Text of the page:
Writes the specified objects to the pipeline.


     [-InputObject] <PSObject[]>


Writes the specified objects to the pipeline. If Write-Output is the last command in the pipeline, the objects are displayed in the console.

Write-Output sends objects to the primary pipeline, also known as the success stream. To send error objects to the error stream, use Write-Error.

This cmdlet is typically used in scripts to display strings and other objects on the console. One of the built-in aliases for Write-Output is echo and similar to other shells that use echo. The default behavior is to display the output at the end of a pipeline. In PowerShell, it is generally not necessary to use the cmdlet in instances where the output is displayed by default. For example, Get-Process | Write-Output is equivalent to Get-Process. Or, echo "Home directory: $HOME" can be written, "Home directory: $HOME".

By default, Write-Output enumerates objects in a collection. However, Write-Output can also pass collections down the pipeline as a single object with the NoEnumerate parameter.


Example 1: Get objects and write them to the console

In this example, the results of the Get-Process cmdlet are stored in the $P variable. The Write-Output cmdlet displays the process objects in $P to the console.

$P = Get-Process
Write-Output $P

Example 2: Pass output to another cmdlet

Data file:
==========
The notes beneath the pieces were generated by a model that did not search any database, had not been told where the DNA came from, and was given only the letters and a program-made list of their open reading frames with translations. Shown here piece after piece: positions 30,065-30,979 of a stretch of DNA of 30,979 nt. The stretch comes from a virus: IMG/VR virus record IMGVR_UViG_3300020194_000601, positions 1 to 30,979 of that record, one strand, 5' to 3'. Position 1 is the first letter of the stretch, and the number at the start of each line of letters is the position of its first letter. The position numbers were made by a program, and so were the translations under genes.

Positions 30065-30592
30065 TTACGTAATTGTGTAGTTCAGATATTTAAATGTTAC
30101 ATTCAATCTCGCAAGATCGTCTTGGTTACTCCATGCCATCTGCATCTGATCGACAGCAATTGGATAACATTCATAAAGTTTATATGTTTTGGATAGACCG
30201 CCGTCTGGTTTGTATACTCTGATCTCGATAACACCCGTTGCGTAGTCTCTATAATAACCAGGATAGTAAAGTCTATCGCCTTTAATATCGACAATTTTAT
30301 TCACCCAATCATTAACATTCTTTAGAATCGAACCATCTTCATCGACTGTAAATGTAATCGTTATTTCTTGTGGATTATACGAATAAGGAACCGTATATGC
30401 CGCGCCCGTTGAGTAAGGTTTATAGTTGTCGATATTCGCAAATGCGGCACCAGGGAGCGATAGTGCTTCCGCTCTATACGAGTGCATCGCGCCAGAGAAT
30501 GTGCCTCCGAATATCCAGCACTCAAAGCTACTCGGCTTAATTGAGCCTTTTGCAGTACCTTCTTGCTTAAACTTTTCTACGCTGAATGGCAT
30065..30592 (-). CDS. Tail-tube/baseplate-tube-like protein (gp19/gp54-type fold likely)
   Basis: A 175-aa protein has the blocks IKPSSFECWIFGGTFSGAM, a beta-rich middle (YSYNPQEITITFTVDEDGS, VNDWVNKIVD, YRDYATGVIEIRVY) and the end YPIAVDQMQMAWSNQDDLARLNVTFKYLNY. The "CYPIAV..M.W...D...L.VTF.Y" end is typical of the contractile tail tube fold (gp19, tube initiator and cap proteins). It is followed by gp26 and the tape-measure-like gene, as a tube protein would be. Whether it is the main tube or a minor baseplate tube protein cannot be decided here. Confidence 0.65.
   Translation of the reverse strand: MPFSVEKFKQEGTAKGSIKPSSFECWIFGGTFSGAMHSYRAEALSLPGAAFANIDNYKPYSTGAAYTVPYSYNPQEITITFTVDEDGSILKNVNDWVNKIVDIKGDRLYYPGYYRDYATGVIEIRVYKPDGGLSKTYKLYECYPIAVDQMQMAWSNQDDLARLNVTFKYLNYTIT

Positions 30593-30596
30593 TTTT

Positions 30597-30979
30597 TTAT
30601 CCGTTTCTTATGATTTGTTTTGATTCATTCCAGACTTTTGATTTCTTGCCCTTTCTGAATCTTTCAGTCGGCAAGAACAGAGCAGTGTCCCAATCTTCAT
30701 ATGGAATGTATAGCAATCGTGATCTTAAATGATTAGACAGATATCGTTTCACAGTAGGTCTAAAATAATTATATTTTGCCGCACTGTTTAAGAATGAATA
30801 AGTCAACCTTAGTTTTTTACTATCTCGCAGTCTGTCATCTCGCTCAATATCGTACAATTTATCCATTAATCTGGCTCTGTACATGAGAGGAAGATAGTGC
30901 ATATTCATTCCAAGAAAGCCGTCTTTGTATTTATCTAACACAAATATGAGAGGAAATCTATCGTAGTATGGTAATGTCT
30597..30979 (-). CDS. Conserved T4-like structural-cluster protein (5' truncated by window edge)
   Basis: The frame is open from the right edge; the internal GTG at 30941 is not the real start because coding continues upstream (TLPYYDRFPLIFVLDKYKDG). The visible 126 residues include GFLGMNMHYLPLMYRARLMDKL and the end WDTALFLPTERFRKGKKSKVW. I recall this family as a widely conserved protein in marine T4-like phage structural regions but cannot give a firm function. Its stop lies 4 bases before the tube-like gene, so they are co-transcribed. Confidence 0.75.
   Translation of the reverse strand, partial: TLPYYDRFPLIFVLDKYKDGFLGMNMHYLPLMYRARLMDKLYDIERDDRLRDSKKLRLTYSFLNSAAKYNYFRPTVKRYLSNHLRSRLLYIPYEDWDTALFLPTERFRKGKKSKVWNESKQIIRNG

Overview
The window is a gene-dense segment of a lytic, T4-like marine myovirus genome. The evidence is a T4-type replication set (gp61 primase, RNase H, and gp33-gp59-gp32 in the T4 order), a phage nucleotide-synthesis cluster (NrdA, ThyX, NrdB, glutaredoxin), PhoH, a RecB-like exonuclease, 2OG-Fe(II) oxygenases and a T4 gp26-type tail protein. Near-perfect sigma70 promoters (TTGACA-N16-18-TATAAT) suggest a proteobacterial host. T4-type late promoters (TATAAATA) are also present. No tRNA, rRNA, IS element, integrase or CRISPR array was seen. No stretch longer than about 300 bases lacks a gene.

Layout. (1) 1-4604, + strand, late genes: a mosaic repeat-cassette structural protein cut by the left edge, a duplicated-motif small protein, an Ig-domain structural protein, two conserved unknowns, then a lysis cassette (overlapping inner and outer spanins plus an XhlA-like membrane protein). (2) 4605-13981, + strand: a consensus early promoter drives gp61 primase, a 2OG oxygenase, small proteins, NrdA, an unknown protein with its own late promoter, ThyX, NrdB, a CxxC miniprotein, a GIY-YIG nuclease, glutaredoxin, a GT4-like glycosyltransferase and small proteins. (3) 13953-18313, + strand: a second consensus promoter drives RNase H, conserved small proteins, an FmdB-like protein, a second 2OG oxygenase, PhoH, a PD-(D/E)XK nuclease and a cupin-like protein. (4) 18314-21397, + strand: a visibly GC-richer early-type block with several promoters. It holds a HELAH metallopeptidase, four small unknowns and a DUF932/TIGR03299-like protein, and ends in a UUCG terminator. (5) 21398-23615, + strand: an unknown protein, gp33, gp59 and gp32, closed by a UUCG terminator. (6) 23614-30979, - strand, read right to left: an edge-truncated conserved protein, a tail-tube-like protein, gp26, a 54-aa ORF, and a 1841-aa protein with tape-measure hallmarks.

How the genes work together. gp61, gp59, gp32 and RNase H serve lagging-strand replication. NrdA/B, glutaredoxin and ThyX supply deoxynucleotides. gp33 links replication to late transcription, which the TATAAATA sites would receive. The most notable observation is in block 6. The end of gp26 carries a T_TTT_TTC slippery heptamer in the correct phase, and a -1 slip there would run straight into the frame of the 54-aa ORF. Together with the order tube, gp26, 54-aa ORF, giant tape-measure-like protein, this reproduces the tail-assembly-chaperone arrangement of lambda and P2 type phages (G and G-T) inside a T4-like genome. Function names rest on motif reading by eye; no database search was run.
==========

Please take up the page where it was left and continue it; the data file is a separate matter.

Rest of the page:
This command pipes the "test output" string to the Get-Member cmdlet, which displays the members of the System.String class, demonstrating that the string was passed along the pipeline.

Write-Output "test output" | Get-Member

Example 3: Suppress enumeration in output

This command adds the NoEnumerate parameter to treat a collection or array as a single object through the pipeline.

Write-Output 1,2,3 | Measure-Object

Count    : 3

Write-Output 1,2,3 -NoEnumerate | Measure-Object

Count    : 1



Specifies the objects to send down the pipeline. Enter a variable that contains the objects, or type a command or expression that gets the objects.

Default value:None
Accept pipeline input:True
Accept wildcard characters:False


By default, the Write-Output cmdlet always enumerates its output. The NoEnumerate parameter suppresses the default behavior, and prevents Write-Output from enumerating output. The NoEnumerate parameter has no effect if the command is wrapped in parentheses, because the parentheses force enumeration. For example, (Write-Output 1,2,3) still enumerates the array.

The NoEnumerate parameter is only useful within a pipeline. Trying to see the effects of NoEnumerate in the console is problematic because PowerShell adds Out-Default to the end of every command line, which results in enumeration. But if you pipe Write-Output -NoEnumerate to another cmdlet, the downstream cmdlet receives the collection object, not the enumerated items of the collection.


There is an issue with this switch in Windows PowerShell that is fixed in PowerShell 6.2 and above. When using NoEnumerate and explicitly using the InputObject parameter, the command still enumerates. To work around this, pass the InputObject argument(s) positionally.

Default value:None
Accept pipeline input:False
Accept wildcard characters:False



You can pipe objects to this cmdlet.



This cmdlet returns the objects that are submitted as input.


Windows PowerShell includes the following aliases for Write-Output:

  • echo
  • write